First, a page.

Boyd Back to ‘Civvies’
from the Republican and Herald, Pennsylvania, March 26, 1965
GOODBY TOGAS, HELLO PANTS, SAYS STEVE
by Armand Arched
HOLLYWOOD – It’s a pleasure to track down Stephen Boyd on a movie set. The search can take you anywhere from Rome for “Ben-Hur” to downtown Los Angeles for his current “Fantastic Voyage.” But it’s a long time between his Hollywood-made films. And he’s one of those rare guys who’d like to stay at home in sunny Southern California and leave the driving (or flying) to other guys.
The last time we spoke to Boyd on the set of a Hollywood made film was “Jumbo”, on the back lot at MGM studios in Culver City. Since that time, he’s been to Italy (a couple of times), Spain, Yugoslavia, England, Egypt and Ireland.
“It seems I do nothing but travel,” he smiled. “And, as you know, I originally came to Hollywood to make my home here and to work here. But since that time, there’s been an influx over to Europe and unfortunately I’ve been a member of that group.”
Boyd wasn’t kidding about making his home in the sunny Southern California clime. The eligible bachelor, instead of making his pad one of those super-glamor places above the Sunset Strip, chose to buy his own home in the San Fernando Valley where such established family men like John Wayne live. Sure, the house has a pool- he’s a sun-lover. (One of those reasons he left the British Isles).
“I’m a true-blooded American citizen,” Boyd noted (he’s had his citizenship papers over a year), “and also a true- blooded California citizen.” He credits the last status in view of his always-handy golf clubs. Like thousands of Los Angelenos, Boyd is a golf nut. Whenever and wherever possible, he’s out pounding the turf.
“Fantastic Voyage” is a pleasure for Boyd on another count. It gives him a chance to work in civvies for a change. “I’d almost become used to getting up in the morning and putting on a dress- a toga, that is, ” he laughed. “It’s nice to be wearing long pants. I feel like a man again.”
In the film, he plays a secret service man –“a good full-blooded American,” he reiterated. But before this epic, Boyd was again in a toga, or baggy dress, playing “Nimrod” in the biggest epic of them all, “The Bible” by Dino de Laurentiis.
Boyd toils in the Tower of Babel sequences. Although he was again in biblical dress, Boyd admits the film was a great experience.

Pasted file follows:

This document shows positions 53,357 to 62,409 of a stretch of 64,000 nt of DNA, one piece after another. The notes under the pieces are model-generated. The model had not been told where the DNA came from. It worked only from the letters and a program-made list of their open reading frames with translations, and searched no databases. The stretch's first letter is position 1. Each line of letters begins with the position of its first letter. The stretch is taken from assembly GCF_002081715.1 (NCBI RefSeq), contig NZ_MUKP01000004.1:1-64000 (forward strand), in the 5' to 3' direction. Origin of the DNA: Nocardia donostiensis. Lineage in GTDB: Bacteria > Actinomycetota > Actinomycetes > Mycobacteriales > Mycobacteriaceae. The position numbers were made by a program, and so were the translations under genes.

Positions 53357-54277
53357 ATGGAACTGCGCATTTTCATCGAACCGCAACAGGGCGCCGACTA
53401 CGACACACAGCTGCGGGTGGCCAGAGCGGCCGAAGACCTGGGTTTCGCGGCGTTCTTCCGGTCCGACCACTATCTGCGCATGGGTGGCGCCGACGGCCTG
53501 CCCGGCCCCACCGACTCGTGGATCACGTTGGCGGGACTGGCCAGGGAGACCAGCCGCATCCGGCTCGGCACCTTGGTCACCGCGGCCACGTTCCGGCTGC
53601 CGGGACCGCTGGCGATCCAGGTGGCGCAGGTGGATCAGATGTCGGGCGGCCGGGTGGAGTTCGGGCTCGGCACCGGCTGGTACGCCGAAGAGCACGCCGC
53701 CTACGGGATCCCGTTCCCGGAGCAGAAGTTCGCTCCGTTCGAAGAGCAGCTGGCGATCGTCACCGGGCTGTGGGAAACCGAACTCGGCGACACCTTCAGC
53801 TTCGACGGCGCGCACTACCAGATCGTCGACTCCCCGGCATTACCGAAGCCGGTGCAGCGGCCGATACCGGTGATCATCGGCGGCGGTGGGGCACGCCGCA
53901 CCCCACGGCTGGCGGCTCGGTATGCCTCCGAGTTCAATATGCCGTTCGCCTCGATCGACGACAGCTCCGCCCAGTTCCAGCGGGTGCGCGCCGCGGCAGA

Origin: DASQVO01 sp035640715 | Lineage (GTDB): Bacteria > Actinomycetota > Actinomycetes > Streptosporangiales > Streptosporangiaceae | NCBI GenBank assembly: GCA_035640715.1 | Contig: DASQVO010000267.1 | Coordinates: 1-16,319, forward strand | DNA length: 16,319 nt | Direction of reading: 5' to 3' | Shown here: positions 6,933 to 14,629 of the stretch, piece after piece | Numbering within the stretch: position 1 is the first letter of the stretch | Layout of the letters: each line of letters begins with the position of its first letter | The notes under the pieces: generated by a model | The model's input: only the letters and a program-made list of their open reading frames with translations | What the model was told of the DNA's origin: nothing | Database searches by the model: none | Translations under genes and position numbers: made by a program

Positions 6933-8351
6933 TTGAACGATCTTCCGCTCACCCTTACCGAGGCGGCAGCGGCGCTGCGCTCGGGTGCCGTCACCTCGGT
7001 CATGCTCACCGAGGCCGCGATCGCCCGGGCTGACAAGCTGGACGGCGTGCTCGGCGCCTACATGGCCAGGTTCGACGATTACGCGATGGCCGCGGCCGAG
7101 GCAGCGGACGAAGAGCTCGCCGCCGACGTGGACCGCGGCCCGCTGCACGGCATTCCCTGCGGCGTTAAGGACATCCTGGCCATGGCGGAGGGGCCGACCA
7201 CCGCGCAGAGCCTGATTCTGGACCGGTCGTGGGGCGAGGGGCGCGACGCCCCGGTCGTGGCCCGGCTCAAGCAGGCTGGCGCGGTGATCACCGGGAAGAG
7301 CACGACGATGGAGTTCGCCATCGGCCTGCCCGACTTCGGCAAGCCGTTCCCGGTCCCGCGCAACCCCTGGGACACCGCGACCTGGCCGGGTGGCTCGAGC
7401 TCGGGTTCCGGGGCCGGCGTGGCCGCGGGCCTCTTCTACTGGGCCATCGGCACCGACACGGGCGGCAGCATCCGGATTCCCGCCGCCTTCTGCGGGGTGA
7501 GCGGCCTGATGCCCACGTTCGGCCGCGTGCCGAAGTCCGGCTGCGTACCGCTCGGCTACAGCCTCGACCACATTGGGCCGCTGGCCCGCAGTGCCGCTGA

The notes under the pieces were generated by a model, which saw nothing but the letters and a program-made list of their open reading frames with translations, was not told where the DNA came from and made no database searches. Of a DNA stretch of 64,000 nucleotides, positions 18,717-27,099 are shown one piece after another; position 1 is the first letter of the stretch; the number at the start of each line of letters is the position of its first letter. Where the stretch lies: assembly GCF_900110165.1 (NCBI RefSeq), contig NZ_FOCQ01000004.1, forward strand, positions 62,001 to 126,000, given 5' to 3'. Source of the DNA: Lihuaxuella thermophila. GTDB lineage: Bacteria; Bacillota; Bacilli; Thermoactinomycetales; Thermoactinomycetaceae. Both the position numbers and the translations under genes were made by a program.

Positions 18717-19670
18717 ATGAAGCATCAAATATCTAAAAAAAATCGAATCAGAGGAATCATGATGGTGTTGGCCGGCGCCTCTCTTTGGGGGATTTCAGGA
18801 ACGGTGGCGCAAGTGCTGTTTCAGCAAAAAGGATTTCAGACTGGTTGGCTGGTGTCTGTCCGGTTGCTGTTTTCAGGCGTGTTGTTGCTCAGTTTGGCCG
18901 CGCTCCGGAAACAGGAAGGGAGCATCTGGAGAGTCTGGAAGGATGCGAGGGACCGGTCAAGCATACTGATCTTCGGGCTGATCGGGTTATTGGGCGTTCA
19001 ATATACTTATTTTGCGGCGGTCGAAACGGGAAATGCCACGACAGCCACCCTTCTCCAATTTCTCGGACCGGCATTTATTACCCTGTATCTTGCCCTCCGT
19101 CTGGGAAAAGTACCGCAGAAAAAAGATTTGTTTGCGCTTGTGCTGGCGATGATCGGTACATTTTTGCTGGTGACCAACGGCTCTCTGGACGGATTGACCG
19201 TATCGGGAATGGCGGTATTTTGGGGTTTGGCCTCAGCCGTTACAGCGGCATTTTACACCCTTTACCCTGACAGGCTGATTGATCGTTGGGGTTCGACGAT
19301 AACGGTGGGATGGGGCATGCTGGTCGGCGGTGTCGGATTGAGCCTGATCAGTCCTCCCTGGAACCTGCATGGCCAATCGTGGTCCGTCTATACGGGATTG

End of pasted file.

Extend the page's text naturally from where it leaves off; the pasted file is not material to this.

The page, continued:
“But it’s a different-looking Steve Boyd,” he warned. “My make up took three hours every morning– false beard, false eyebrows, false eyelashes, false hair. Everything about me is false – except my heart, ” he laughed. These sequences were filmed outside Cairo as well as in the studios near Rome.
We were talking with Boyd inside the giant Los Angeles Sports Arena. As we looked down from the upper levels at the floor below (being readied for a basketball game that night), it was hard to believe Hollywood’s craftsmen had transformed the place into a Pentagon-type building for super-secret activities of deterrent force of men who could make themselves small enough to enter the human blood stream – of the enemy, that is.
It’s a super-futuristic film, of course. It’s not outer space, we were told, but inner, inner space. Some of the equipment rented is also used in plants doing secret government work. Some of the machines are creations of the 20th-Fox engineers. It’s super-science-fiction stuff.
Talking to Steve and looking down at the floor of the Sports Arena, we wondered if he and pal Charlton Heston could run a chariot race here. “It would be kind small,” he laughed. “If Chuck Heston and I got in here we’d have to expand it five or six times the size. We’re a little too fast for these guys.”
We could testify to that – we once stood on the sidelines of the “Ben-Hur” arena in Rome when they filmed their chariot race and we still shudder, recalling those charging steeds tearing around the track a few yards away from our reporting post.
Yes, we agreed with Boyd, it’s a pleasant change to see him working in civvies – and in modern civilization again.
Sadly, this iconic wax museum which had so many classic movie displays is no more (https://en.wikipedia.org/wiki/Movieland_Wax_Museum), but I was able to find this awesome postcard on Ebay which must have been sold at their gift shop when they were in business. It shows in nice detail the amazing “Ben-Hur” wax display. Messala (a very nice likeness of Stephen Boyd, I must say) can be seen in the foreground in his gold/black attire, bloodied and defeated as Judah Ben-Hur (Charlton Heston) rides by with his four white steeds in triumph. Messala’s toppled red and gold chariot can be seen prominently as well. What a nice display this was!
“One of the most dramatic new sets at Movieland Wax Museum “The Stars’ Hall of Fame” in Buena Park, is a startlingly realistic recreation of the famous chariot race scene from the 1959 Academy Award-winning motion picture, “Ben-Hur.” Charlton Heston, who won the 1959 Best Actor laurels for his portrayal of the film’s title character, drives a team of horses around the great track, speeding his chariot to victory. His friend-turned-enemy, portrayed by Stephen Boyd, lies bloody and broken next to his overturned chariot in the dirt of the ring. Thousands of citizens of Rome (portrayed on the elaborate backdrop) cheer the victor: “Ben-Hur.”